This shows the reader that the rain has some importance to him, affecting his thought process enough to make him pause and forget where he was, informing them that it may be associated with bad memories or other important ones. His eyes staying to the glass let them know as well that he is wary, unsure of the situation, even though he knows he's safe.

Use small details to convey your character, how they walk, talk, and react to certain situations. Give subtle hints! Don't be afraid to foreshadow. Take time to develop your characters and learn their personalities, it will help you write them in a smoother manner!

Another thing, you repeat words like Mom a lot and don't have names capitalized. Mom and Dad are names/nouns, so capitalize them!!! Mom is repeated a lot, so don't be afraid to use she, her, the woman, the lady that birthed me, etc. Just make sure it fits your character, that it's something that they would say!

Dialogue needs work since it seems to be bland, straight forward. It doesn't flow very well but I still struggle with that as well. Try saying your dialogue out loud, like you are in that conversation. It should help with the flow, and don't be afraid to add action when talking! I'll give you an example that I'm just gonna whip on up.

Ex - "Um, I'm not..." I paused looking at Vincent then at Marylin, who seemed to be holding her breath. "Vincent, I appreciate the concern but it's none of your business for the time being."

Putting actions in between dialogue, like looking from character to character, moving something around, taking a sip of a drink, just about anything a normal person would do when in a conversation, is good-to-use to add some spice!

Don't be afraid to look at books as well to help you understand different ways of writing dialogue. It really helps you get a grip on what you want when it comes to speaking, not to mention descriptive text and actions and everything else in between.

Otherwise, I'm curious as to where the story is going. Why the daughter seems a bit offish with both of her parents and why is the plane the way it is? You seem to be decent at keeping things interesting. Just add some description, spice up the dialogue, and work on your characters' personalities so that they aren't saltine crackers for too much longer!

-Cow




LZPianoGirl says...


Thanks for the review! I appreciate it!



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Fri May 22, 2020 11:23 pm
Liberty wrote a review...



Hey Lucy!

Hope you're doing well and I hope you enjoyed that burger. xD I'm here for a review so let's get right to it, shall we?

The only reason I came back here is because I liked 'Wish I Was Home' so I came back for some more of your work! Let's see what you treat us with this time. :)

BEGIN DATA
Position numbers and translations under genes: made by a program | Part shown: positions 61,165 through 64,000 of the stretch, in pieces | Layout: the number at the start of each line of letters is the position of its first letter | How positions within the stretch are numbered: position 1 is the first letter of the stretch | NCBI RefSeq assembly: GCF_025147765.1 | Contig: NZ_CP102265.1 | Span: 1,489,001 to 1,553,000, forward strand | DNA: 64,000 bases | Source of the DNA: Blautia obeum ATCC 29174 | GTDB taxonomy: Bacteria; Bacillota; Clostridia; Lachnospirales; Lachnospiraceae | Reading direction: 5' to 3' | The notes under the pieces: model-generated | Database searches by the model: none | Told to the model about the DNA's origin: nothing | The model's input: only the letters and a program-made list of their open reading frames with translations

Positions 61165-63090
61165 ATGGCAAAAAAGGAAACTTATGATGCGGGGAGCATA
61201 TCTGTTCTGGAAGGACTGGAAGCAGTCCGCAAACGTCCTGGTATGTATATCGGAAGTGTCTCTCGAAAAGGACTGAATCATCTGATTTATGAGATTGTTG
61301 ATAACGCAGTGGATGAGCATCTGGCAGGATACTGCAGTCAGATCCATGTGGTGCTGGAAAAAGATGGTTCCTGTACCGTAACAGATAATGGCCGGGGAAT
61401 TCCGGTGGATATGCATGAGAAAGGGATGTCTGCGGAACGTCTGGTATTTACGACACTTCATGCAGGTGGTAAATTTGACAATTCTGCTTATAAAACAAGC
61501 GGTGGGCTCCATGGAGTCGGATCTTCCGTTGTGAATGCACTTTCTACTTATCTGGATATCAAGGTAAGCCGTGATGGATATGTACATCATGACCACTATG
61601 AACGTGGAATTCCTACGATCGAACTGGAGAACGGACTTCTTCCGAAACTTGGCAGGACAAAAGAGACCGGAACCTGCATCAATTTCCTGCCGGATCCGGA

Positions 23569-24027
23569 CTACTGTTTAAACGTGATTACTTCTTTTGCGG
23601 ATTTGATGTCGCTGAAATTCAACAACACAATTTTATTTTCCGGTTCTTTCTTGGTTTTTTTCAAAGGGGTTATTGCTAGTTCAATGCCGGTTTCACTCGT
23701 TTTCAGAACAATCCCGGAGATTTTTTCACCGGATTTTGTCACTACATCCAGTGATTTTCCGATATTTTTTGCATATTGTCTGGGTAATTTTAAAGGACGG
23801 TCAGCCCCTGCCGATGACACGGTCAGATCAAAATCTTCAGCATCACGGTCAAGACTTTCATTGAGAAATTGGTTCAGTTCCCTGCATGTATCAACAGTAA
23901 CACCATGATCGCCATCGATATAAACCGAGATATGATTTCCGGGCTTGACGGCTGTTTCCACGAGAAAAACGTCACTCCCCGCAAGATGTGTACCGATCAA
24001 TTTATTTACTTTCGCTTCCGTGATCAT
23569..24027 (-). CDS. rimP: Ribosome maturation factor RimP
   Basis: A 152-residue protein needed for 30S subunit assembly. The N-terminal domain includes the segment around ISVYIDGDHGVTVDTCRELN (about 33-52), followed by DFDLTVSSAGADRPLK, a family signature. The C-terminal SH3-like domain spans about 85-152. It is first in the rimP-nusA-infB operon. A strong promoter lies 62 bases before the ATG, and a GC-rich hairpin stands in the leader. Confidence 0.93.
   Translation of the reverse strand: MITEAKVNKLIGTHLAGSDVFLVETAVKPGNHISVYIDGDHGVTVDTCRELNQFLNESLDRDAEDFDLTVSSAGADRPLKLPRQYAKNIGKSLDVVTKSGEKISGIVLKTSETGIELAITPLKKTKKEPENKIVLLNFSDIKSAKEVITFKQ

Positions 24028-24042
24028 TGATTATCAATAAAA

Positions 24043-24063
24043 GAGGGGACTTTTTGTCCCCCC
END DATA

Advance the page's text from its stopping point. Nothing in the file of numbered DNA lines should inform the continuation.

Tanya seems like a typical person, which I love, because it's very easy to relate with typical people most of the time. That's probably the main thing I like about any story - the main character has to be easy to relate to.

Today, her dress and accessories were probably worth $200, and that doesn’t count her shoes.

* two hundred dollars - It's always suggested to write out the numbers.

“Yup! My bags in the car.”

*bag's

I fling my carry-on bag behind me and wait for mom to enter the car.

*flung - You might want to watch out for your tenses in the later part of your story.

As mom pulled out of the driveway, I waved to dad and asked, “What type of plane is it?"

This sounds as if Tanya is waving to Dad and asking him the question. So probably add 'Mom' after 'asked'.

There’s no legroom.”

Lol okay xD

Oh well the plane doesn't look luxurious and it looks as if it's barely standing up so let's hope it doesn't crash! And we're going to a wedding! That's going to be super exciting - I wonder what'll happen there... owo

Alright, that's it for my review! Hopefully this helped in some sort of way. Let me know if you have any questions. I'm going to read the next chapter tomorrow right after we're done doing more planning for the new DTWH.

And as always...

Keep on writing!

~Liberty




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Fri May 22, 2020 1:17 am
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Tuckster wrote a review...



Hi there Lucy! Tuck here to give you a quick review tonight.

Overall, I like the family dynamic that you've established here. You have a relatable protagonist that I (and many other young adults) can connect with -- one who is disgruntled with her life and her parents, but still enjoys the privilege of being upper-middle-class. I think you've laid the potential for a complex and emotional relationship between Tanya and her mother, as well as potential for marital conflict/strife and an interesting relationship with her father.

That being said, I did notice that you had a tendency to info-dump in some places. The two I noticed were here: